OBJECTIVE: to determine if the way caregivers offer opportunities to see and hold a stillborn baby impacts a mother's feelings about the experience of seeing and holding her newborn. DESIGN AND SETTING: a web questionnaire hosted by the Swedish National Infant Foundation from March 2008 to April 2010. PARTICIPANTS: 840 eligible participants who had experienced a stillbirth after the 22nd gestational week from 1955 to 2010 and completed an online questionnaire about their experiences. METHODS: descriptive and inferential statistics. FINDINGS: when mothers were presented the baby as a normal part of birth without being asked if they wanted to see, they more often reported that the experience was comfortable compared to mothers who were asked if they wanted to see the baby 86% vs. 76% (p=<0.01). The incitation of fear in mothers was 70% vs. 80% (p=0.02) in favour of mothers who were not asked. Furthermore the mothers who were not asked more often stated that it felt natural and good when compared to those who said staff asked if the mother wanted to see, 73% vs. 61% (p=0.07) and (78%) vs. (69%) p=0.19, respectively. A trend was seen toward more mothers feeling natural, good, comfortable, and less frightened if the provider engaged in 'assumptive bonding', that is the baby is simply and naturally presented to the mother without asking her to choose. KEY CONCLUSIONS: mothers of stillborn babies felt more natural, good, comfortable and less frightened if the staff supported assumptive bonding by simply offering the baby to the mother. IMPLICATIONS FOR PRACTICE: care providers should approach caring for grieving mothers with tenderness and humility, assuming that they will wish to see and hold their stillborn baby.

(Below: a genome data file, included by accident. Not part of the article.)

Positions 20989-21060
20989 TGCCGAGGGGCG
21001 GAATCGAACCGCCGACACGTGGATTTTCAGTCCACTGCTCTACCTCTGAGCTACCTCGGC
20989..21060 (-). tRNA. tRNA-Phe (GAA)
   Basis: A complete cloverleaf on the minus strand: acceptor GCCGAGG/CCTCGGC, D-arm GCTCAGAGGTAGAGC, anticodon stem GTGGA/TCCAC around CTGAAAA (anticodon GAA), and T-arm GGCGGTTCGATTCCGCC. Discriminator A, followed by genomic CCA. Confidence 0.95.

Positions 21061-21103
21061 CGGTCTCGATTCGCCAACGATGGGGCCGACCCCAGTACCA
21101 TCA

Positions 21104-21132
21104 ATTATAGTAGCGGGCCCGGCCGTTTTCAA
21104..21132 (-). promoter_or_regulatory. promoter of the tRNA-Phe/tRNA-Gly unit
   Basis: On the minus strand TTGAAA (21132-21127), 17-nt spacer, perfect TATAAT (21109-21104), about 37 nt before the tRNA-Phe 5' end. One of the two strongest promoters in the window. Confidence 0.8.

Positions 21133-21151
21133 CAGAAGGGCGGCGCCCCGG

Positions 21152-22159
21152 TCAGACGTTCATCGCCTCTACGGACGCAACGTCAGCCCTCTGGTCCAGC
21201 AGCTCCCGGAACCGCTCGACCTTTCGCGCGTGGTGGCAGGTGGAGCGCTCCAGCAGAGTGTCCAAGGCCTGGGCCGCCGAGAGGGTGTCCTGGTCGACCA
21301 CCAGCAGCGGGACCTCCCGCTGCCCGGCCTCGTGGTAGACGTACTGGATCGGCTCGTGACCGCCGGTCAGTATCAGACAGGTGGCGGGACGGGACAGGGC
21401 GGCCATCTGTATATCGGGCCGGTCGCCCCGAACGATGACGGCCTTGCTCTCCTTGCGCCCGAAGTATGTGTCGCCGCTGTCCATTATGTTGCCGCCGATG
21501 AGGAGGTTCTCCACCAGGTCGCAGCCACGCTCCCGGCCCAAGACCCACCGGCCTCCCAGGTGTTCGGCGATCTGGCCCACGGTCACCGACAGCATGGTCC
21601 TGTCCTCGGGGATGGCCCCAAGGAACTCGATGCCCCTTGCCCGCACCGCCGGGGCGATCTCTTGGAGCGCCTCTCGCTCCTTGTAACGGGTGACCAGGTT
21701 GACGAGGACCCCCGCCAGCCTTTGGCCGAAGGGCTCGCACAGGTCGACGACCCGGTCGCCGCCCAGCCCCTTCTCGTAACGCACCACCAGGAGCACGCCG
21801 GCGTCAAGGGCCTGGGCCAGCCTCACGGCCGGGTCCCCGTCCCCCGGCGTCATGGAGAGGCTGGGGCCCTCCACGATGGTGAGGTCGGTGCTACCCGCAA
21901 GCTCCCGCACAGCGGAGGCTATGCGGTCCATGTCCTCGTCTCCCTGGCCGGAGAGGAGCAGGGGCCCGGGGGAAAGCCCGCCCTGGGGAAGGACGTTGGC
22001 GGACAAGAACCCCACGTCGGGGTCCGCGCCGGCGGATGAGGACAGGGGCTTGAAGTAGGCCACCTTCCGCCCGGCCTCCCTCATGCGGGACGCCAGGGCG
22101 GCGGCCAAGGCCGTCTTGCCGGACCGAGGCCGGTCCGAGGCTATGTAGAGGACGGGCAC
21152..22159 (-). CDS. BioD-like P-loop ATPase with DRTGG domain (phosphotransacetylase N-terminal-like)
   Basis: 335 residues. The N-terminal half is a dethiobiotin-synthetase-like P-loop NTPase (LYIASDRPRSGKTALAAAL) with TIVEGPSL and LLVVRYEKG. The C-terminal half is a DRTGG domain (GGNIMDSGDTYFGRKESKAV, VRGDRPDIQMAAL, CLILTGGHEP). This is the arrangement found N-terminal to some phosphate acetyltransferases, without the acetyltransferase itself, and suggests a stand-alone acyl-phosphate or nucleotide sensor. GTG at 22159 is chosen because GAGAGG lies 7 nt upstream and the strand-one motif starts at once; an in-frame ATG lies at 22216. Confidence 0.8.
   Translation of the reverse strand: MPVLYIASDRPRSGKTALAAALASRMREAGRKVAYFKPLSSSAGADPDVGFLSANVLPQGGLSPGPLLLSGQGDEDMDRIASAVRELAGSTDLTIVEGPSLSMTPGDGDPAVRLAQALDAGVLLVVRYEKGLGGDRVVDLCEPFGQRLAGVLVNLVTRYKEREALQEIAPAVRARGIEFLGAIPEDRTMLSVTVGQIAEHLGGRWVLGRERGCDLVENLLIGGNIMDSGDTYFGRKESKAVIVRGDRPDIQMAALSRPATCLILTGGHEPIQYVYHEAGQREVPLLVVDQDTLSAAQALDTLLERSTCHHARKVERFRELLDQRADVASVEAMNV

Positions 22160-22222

• 5. Fooladi, Ensieh
    et al.
    Weller, Carolina
    Salehi, Maryam
    Abhari, Farideh Rezaee
    Stern, Jenny
    Sophiahemmet University.
    Using reproductive life plan-based information in a primary health care center increased Iranian women's knowledge of fertility, but not their future fertility plan: A randomized, controlled trial2018In: Midwifery, ISSN 0266-6138, E-ISSN 1532-3099, Vol. 67, p. 77-86, article id S0266-6138(18)30286-9Article in journal (Refereed)
    Abstract [en]

    OBJECTIVES: Reproductive Life Plan (RLP)-based information in counseling has been reported in the USA and Sweden to increase women's knowledge of fertility and informed decision making about future fertility plans. This study examined if utilizing the RLP tool would have the same impact on Iranian women.

    DESIGN: A randomized, three-armed, controlled trial. 181 women were randomly allocated to the intervention group (IG, n = 61), control group 1 (CG1, n = 60) or control group 2 (CG2, n = 60).

    SETTING: A primary health care center in the Sari city, the Provincial capital of Mazandaran, Iran.

    PARTICIPANTS: Women of reproductive age who were able to conceive.

    INTERVENTIONS: The intervention group received oral and written information about fertility based on the RLP tool. Participants were contacted 2 months after the intervention. The primary outcome measure was the change in women's knowledge of fertility, particularly folic acid intake prior to pregnancy, over a 2 month period. The change in women's family planning intentions were also assessed. The participants in the IG shared their experiences at follow-up.